Wearables are one of the hottest areas of technology, but while attention is widespread, adoption is not.
For those not in the know, 'wearables' refers to the electronic technologies or computers incorporated into watches, contact lenses, eyewear, bracelets, rings, clothing and more — all designed to be worn on the body. Wearables can be anything from wristwatches that discreetly alert users to text messages and emails, to activity trackers that measure blood pressure, heart rate, daily steps taken and sleep quality. There's also eyewear such as Google Glass that provides the wearer with a small computer screen that overlays their field of vision.
So far, fitness and health wearables have dominated the market, with the Fitbit, Jawbone and Nike Fuelband among the hottest sellers. Glass has garnered plenty of attention, but with limited availability of the $1,500 device, it hasn't yet reached a broad audience.
Some in the media reported the end of the era of wearables when Nike announced in April that it was laying off most of the team responsible for its Fuelband, signifying its likely demise.
The overall consensus among tech analysts is that the wearables industry is still in its infancy, and will evolve into a completely different animal in the next few years, as devices become smaller and less obtrusive, and do far more than so far imagined.
Overall, the wearables market is expected to skyrocket. A Transparency Market Research report estimated that the global wearable technology market stood at $750 million in 2012 and expected it to reach $5.8 billion in 2018. Others consider that estimate conservative. Last year, Juniper Research predicted that worldwide spending on wearable technology would reach $1.4 billion in 2013, rising to $19 billion by 2018.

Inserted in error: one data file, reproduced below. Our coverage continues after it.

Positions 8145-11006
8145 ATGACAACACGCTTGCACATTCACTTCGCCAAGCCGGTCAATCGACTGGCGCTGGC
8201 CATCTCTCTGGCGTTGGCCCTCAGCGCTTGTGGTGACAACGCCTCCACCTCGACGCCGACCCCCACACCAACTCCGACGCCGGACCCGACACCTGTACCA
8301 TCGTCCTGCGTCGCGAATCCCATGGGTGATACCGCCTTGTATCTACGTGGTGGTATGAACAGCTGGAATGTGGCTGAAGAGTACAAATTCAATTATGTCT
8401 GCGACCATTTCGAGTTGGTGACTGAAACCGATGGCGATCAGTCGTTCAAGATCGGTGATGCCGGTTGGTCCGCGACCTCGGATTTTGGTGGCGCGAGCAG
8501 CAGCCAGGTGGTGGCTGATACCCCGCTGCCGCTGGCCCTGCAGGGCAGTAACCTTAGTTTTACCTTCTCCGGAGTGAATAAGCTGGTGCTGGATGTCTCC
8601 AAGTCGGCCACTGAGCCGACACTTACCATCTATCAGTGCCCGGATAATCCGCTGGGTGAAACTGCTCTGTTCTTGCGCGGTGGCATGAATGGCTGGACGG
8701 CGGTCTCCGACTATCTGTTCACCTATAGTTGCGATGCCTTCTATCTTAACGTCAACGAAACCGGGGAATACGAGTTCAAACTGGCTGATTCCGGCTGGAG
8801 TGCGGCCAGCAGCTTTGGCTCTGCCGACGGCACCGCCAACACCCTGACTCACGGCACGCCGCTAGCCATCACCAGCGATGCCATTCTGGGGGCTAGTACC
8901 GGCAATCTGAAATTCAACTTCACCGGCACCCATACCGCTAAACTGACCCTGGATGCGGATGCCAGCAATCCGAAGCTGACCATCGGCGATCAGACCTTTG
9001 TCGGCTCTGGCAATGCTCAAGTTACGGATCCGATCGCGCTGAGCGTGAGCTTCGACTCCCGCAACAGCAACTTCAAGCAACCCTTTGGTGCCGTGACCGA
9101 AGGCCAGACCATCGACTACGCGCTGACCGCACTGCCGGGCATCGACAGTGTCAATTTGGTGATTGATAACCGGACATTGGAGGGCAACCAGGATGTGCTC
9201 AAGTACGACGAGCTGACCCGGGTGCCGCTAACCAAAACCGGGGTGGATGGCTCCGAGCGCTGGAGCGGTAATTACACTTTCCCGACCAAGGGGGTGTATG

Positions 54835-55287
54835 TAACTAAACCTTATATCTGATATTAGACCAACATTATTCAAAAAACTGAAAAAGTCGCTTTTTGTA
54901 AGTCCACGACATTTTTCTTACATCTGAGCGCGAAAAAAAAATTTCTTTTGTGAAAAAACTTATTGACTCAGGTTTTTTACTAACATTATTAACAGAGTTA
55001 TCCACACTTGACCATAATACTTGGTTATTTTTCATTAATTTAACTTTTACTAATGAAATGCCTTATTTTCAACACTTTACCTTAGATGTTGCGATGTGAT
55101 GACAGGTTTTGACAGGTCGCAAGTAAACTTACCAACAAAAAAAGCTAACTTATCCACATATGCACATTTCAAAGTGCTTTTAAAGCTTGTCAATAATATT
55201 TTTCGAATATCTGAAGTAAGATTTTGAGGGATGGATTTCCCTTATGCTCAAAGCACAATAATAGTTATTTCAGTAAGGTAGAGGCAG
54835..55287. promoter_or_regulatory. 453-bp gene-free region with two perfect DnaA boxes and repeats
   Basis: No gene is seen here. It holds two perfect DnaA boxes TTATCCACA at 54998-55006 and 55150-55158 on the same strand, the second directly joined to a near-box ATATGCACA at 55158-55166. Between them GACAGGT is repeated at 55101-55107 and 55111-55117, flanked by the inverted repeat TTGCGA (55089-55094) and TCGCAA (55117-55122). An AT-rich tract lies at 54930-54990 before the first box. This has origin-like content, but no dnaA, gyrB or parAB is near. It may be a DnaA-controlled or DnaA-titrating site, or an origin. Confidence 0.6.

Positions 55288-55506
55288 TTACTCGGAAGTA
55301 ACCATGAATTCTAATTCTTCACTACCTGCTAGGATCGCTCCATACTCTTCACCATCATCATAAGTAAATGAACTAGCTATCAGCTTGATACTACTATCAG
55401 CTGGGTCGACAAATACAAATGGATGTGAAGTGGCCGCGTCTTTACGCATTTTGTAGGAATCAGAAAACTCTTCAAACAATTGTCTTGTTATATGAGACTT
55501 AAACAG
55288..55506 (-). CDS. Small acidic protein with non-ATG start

But which bits of today's wearables market will survive long-term, and which will change? Analysts and industry experts have strong opinions on the subject, the issues including visibility, market consolidation, fashion, and optimal form factor.
Limitations of wearables
The problem with many wearables right now is they don't provide enough information to keep consumers interested in their continued use. As reported by TechRepublic in February, an Endeavour Partners survey revealed that more than half of US adults with fitness wearables had stopped using their device, and a third of those had stopped using it within six months of receiving it.
Dan Ledger, principal at Endeavour Partners, said, "the devices out there today are pretty simple. They're not really for everyone. They don't provide a sustained benefit for many people. The people who benefit from these devices are a small subset of those who own them."
The number of people who have stashed wearable tech in a forgotten drawer has led many people to ask if wearables are coming to an end. "They want to know if this was a big bubble. But we're really just at the beginning," Ledger said.
Fred Steube, senior director of emerging technology for Cox Target Media, has been using Glass since last year as a Glass Explorer. "It's so early in the wearables timeframe that adoption will continue to skyrocket, because if you look at overall growth rates it’s still aggressive growth as they provide more utility and value. I think there's massive growth and there will be many form factors to come. I think it will be a battle to come whether the winning form factor is over the ear or over the eye or over the wrist."